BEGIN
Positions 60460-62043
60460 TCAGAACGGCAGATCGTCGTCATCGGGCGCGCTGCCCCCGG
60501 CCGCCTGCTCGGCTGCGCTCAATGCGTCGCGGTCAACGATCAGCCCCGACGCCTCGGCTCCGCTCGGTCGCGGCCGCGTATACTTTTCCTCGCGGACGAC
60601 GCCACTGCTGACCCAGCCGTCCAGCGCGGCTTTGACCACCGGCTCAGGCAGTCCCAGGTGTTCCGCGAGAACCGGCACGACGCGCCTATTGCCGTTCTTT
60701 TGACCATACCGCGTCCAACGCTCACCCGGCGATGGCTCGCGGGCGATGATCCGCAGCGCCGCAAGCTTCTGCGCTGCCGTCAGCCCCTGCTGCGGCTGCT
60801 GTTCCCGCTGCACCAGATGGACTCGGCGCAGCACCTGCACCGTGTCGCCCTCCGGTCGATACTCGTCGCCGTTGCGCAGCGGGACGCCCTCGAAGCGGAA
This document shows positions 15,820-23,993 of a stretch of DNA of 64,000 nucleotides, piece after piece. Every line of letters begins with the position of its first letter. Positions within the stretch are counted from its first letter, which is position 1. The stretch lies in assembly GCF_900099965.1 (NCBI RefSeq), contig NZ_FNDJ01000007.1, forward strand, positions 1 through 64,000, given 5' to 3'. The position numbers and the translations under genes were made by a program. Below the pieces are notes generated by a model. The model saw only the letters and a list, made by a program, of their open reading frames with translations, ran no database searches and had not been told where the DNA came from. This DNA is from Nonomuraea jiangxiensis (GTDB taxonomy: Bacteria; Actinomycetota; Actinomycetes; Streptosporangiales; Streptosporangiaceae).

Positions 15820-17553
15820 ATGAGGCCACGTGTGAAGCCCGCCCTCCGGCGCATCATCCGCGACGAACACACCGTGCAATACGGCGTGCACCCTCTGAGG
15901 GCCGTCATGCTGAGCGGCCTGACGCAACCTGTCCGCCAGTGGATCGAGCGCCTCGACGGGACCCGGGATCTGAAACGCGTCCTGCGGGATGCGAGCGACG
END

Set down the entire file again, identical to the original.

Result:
Positions 60460-62043
60460 TCAGAACGGCAGATCGTCGTCATCGGGCGCGCTGCCCCCGG
60501 CCGCCTGCTCGGCTGCGCTCAATGCGTCGCGGTCAACGATCAGCCCCGACGCCTCGGCTCCGCTCGGTCGCGGCCGCGTATACTTTTCCTCGCGGACGAC
60601 GCCACTGCTGACCCAGCCGTCCAGCGCGGCTTTGACCACCGGCTCAGGCAGTCCCAGGTGTTCCGCGAGAACCGGCACGACGCGCCTATTGCCGTTCTTT
60701 TGACCATACCGCGTCCAACGCTCACCCGGCGATGGCTCGCGGGCGATGATCCGCAGCGCCGCAAGCTTCTGCGCTGCCGTCAGCCCCTGCTGCGGCTGCT
60801 GTTCCCGCTGCACCAGATGGACTCGGCGCAGCACCTGCACCGTGTCGCCCTCCGGTCGATACTCGTCGCCGTTGCGCAGCGGGACGCCCTCGAAGCGGAA
This document shows positions 15,820-23,993 of a stretch of DNA of 64,000 nucleotides, piece after piece. Every line of letters begins with the position of its first letter. Positions within the stretch are counted from its first letter, which is position 1. The stretch lies in assembly GCF_900099965.1 (NCBI RefSeq), contig NZ_FNDJ01000007.1, forward strand, positions 1 through 64,000, given 5' to 3'. The position numbers and the translations under genes were made by a program. Below the pieces are notes generated by a model. The model saw only the letters and a list, made by a program, of their open reading frames with translations, ran no database searches and had not been told where the DNA came from. This DNA is from Nonomuraea jiangxiensis (GTDB taxonomy: Bacteria; Actinomycetota; Actinomycetes; Streptosporangiales; Streptosporangiaceae).

Positions 15820-17553
15820 ATGAGGCCACGTGTGAAGCCCGCCCTCCGGCGCATCATCCGCGACGAACACACCGTGCAATACGGCGTGCACCCTCTGAGG
15901 GCCGTCATGCTGAGCGGCCTGACGCAACCTGTCCGCCAGTGGATCGAGCGCCTCGACGGGACCCGGGATCTGAAACGCGTCCTGCGGGATGCGAGCGACG